The City University-wide Writing Across the Curriculum (WAC) initiative, which began in 1999, is an exhortation to all CUNY faculty to reevaluate their pedagogical theories and practices. It is effectively a challenge from the administration of the entire university system to reflect on how knowledge is gained or constructed, the role of discipline-specific discourse, their teaching methods, syllabi and course organization, and the writing assignments they give.
At Queensborough Community College, the WAC initiative has taken the form of a dual program that emphasizes both Writing Across the Curriculum (WAC) and Writing In the Disciplines (WID), that is, the use of writing-to-learn activities to promote improved writing skills in general, as well as within discipline-specific discourses.
The WAC/WID program has undertaken this year a general reorganization of its digital portfolio database, containing the material submitted by faculty in WI training since 2001. This project has three goals: 1) to create an extensive, user-friendly pool of ressources for Writing Fellows and faculty in training; 2) to perform a general assesment of the output of the WAC/WID program at QCC over the years; 3) to make this material available, and easily searchable, for future reseach purposes. This project is currently conducted by Progam Assistant André Brégégère.
The program is also striving to foster dialogue, and increase its footprint within the CUNY WAC/WID community. In addition to this website, Progam Assistant Dominique Zino has designed, and is currently maintaining a group page for the WAC/WID program on the Cuny Academic Commons. This group is a place for exchange with other faculty and campuses engaged in the Writing-Across-the-Curriculum initiative (http://commons.gc.cuny.edu/groups/wacwid-at-queensborough-community-college/)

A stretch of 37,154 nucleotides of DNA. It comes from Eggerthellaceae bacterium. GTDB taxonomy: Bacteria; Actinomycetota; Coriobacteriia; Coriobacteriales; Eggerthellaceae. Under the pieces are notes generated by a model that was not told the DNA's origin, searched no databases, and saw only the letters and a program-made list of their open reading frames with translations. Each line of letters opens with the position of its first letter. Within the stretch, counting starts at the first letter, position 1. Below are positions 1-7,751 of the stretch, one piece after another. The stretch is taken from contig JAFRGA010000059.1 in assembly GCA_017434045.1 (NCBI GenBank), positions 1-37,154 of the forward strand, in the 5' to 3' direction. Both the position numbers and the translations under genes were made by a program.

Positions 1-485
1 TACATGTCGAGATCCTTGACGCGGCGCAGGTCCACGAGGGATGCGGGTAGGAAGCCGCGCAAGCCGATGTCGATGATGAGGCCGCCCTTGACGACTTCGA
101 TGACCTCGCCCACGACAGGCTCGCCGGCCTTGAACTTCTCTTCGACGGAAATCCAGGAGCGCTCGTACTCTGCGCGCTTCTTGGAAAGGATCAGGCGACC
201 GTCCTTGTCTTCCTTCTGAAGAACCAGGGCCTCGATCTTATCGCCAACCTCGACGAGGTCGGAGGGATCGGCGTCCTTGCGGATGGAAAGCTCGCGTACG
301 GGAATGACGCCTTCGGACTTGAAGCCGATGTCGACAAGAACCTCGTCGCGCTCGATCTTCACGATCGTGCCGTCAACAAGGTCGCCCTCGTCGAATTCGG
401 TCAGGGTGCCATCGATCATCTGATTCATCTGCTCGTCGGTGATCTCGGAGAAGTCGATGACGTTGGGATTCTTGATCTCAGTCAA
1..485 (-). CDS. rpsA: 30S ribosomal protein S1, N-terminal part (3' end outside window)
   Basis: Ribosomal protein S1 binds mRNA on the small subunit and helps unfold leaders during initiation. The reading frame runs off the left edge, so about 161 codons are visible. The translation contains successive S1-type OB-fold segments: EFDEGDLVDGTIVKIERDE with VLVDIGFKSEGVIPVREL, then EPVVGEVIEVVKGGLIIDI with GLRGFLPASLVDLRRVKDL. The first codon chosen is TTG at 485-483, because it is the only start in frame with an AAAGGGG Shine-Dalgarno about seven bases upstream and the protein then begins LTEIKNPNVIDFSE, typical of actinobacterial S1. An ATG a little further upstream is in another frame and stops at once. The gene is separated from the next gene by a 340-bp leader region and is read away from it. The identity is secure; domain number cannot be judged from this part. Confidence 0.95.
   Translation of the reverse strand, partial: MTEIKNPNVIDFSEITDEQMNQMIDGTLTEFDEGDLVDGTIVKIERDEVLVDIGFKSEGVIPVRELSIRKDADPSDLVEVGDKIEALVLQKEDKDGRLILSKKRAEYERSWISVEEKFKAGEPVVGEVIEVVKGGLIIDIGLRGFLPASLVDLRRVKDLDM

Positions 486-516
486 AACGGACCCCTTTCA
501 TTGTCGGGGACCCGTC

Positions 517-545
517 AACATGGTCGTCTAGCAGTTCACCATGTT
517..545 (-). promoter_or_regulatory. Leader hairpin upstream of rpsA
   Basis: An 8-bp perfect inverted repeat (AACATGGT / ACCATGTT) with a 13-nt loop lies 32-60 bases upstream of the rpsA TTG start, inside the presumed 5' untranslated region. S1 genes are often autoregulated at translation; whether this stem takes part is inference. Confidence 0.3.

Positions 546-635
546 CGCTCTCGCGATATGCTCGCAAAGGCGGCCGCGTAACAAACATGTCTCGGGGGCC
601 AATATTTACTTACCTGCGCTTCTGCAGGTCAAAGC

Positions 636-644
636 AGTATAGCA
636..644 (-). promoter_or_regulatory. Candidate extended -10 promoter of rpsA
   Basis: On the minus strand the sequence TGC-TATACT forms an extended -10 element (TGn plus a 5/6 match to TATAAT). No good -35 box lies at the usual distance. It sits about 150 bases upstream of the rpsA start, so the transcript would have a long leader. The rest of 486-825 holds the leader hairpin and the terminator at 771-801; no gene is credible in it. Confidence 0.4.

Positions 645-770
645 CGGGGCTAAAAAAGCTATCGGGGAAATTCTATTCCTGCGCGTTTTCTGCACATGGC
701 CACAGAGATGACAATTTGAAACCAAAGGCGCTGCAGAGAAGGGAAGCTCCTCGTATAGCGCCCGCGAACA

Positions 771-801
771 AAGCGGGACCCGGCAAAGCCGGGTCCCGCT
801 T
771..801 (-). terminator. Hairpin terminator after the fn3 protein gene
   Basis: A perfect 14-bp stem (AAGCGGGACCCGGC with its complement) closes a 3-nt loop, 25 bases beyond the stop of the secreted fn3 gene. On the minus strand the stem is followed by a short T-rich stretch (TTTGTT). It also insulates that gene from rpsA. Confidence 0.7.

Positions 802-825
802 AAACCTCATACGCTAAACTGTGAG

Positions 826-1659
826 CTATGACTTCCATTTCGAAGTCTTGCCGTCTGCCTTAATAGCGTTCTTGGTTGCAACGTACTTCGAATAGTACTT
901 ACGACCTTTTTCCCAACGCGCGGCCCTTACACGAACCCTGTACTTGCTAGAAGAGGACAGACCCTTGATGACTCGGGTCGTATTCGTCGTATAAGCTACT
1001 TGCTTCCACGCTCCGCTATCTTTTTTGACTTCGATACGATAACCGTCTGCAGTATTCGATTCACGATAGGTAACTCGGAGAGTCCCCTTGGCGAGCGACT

Last year, Writing Fellows Karece Lopez and Rejitha Nair have conducted a study of the WI training and certification process, through an extensive survey of faculty and students designed to assess the impact of WI methods in the classroom. The results have been exciting. Many of the faculty surveyed indicate that they continue to explore different ways of using writing in the classroom as a way for students to learn course material. Also, a majority of the students polled for the study state that WI courses are beneficial, and that they have been helpful in improving their writing skills.
Professors involved with the WAC program at QCC have found that confronting the challenge has been rewarding thus far. Music instructor Sheila Schonbrun notes, “I had been looking for years for ways to bring students to have belief in their own powers of thought, and to liven discussion of the material that we were studying. Most of the work done under the ‘writing intensive’ umbrella seems to be effective in doing just that.”
Yet, Instructor Schonbrun’s comment might be countered with the argument that many faculty are wary of getting their students to express their own thoughts at the expense of rigorous content absorption. Art History Professor Jo Ann Wein has found however, “judging from my experience [in the Fall 2001] semester, I believe that the combination of ‘low stakes’ and ‘high stakes’ writing assignments that will be distributed throughout the semester will enable students to work and learn steadily through writing, and to gain the skill, information and enjoyment of art within a knowledge of the civilization that produced it and its contribution to our collective culture today.”
Some professors are finding that the format of their courses has changed, such as Politics and Government Professor Peter Bales who states that he posed one of the key questions of his government course at the end of the semester, but that “I now intend to post the question at the beginning of the course and allow the students to make their minds as we progress.”